EcoTarium’s three floors of exhibits creatively use wildlife, scientific concepts, and the museum’s natural history collection to help children discover the natural world. "Cyberchase—The Chase Is On!", a new interactive exhibit based on the PBS KIDS GO! math mystery cartoon and running for a limited time, allows visitors to protect the virtual universe by cunningly solving puzzles and math problems. "Bubbles," a seasonal exhibit, lets children discover different bubble shapes and stand inside a humungous bubble. Many animals such as a polar bear, bald eagles, and otters frolic peaceably within the museum grounds, which also features 55 acres of nature trails. Regular museum events, a digital planetarium, and free parking are also available.
A haven for exotic animals rescued from neglect or abandonment, Animal Adventures lets visitors interact with its furry and scaly refugees, teaching them firsthand to appreciate and respect the earth's diverse wildlife. Working with a rotating cast of mammals, reptiles, amphibians, and marsupials, animal experts regale audiences with facts and the backstories of each animal, such as how they were rescued and which cartoon representative of their species best captures their regional accent. Though its denizens regularly find new homes, Animal Adventures's altruistic menagerie has included a massive alligator snapping turtle, a canadian lynx, and an asian water monitor. The sanctuary also offers day camps for youngsters looking to get closer with the animals, and an animal-adoption program for adults looking to support the cause by taking a critter home and putting it through college.
The Give Me Five pass grants access to five of any of the following activities: Kimball Farm's 300-yard driving range, nine-hole pitch-and-putt course, and batting cages will help golfers and batters adjust squeaky swings, and the Animal Adventures exhibit allows guests to interact with reptiles while discussing current events with talking birds. Give Me Fivers can also perform kinetic-energy experiments using colorful balls on the Waterfall Run or Forbidden Mine miniature-golf courses before boarding a bumper boat to faithfully recreate Star Wars on melted ice. The pass may also be used to acquire a play card (a $6 value) from the Olde Sawmill Midway Arcade.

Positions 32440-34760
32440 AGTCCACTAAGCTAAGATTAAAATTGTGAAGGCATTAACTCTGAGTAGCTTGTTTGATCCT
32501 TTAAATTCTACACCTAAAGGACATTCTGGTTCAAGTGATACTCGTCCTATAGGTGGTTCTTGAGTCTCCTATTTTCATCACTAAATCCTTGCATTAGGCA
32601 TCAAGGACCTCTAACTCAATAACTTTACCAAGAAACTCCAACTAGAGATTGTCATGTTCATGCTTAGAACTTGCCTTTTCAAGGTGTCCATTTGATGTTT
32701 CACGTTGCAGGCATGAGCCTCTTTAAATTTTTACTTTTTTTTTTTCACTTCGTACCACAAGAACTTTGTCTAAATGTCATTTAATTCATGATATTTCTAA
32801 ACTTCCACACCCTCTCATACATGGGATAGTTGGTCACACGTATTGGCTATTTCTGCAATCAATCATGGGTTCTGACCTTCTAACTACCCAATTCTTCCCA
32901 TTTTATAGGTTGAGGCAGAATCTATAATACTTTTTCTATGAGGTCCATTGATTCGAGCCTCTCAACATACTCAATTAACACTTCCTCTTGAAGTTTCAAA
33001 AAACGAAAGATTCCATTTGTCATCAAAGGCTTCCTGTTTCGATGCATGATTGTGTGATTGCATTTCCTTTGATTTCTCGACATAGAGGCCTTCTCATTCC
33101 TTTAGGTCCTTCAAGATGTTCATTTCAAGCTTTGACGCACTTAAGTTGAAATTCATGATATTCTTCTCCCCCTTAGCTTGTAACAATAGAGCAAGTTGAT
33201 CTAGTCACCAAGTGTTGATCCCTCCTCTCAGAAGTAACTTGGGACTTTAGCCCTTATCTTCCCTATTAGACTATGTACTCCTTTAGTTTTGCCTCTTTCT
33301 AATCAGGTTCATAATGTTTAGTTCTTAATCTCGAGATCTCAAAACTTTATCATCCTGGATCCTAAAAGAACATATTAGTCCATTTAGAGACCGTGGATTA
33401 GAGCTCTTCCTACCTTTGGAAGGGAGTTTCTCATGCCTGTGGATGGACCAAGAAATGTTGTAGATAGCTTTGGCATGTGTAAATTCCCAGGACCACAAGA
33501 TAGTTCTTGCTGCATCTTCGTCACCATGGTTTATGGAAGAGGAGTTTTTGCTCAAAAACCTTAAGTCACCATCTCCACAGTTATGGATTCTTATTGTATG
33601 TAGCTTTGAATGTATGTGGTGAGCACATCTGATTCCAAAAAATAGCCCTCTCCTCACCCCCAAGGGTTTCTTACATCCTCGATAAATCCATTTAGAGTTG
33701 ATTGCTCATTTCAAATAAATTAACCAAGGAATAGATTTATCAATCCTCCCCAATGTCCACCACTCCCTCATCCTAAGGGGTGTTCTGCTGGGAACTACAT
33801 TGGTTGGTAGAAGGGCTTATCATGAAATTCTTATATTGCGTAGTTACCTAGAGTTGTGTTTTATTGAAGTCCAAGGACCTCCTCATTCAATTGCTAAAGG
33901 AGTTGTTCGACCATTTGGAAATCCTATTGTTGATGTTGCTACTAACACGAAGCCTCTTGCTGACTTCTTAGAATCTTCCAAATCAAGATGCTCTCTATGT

Sweet Meadow Farm is not just a kid-friendly equestrian center. Sure, their experienced instructors lead private and group horseback-riding lessons year-round, but the farm also houses an interactive barnyard zoo. Their menagerie of domestic and exotic animals ranges from miniature horses and potbelly pigs to peacocks and kangaroos. Sweet Meadow Farm hosts birthday parties, too, during which kids can meet new critter friends inside the air-conditioned barn and make up secret handshakes that do not require opposable thumbs.
As visitors step into the balmy gardens of The Butterfly Place, they may feel as though they are “walking into a floating garden . . . as if they are being carried as well.” That was the experience of a Wicked Local writer who visited the seasonal indoor sanctuary, which houses both local butterflies and tropical species culled from around the world. As the butterflies freely wing about the sanctuary, koi fish swim through serene ponds along the winding pathway, and quail waddle and moonwalk through myriad species of colorful flora. Those who find that watching the butterflies sip nectar incites their own hunger can take a break at the outdoor picnic area and nibble on any snacks they may have brought along.
Thanks to Zoo New England, little patches of wilderness from Africa, South America, Australia, and other parts of the world now dot Massachusetts. The non-profit organization operates both Franklin Park Zoo and Stone Zoo, each full of exotic creatures and their habitats. These microcosms represent an ideal world, one where endangered species thrive and fragile ecosystems last for generations to come.
At Franklin Park Zoo, tigers display their exotic stripes in the Tiger Tales exhibit where guests are educated on the perils these animals face in their natural habitats. Elsewhere, thousands of plants as well as mandrills, ocelots, and a pygmy hippopotamus turn the zoo into a tropical rainforest.
Stone Zoo, meanwhile, places simulations of the world's highlands next to Spot Pond. One area focuses on the Sierra Madre mountain range, which spans Mexico and the Southwestern U.S. The elevated habitat counts jaguars, coyotes, Gila monsters, and cougars among its denizens.
A portion of every admission goes to the organization's conservation efforts, which supports projects both locally and globally. For would-be zookeepers, Zoo New England hosts various adult and kids' educational programs, and lets volunteers help in the care of zoo plants and animals.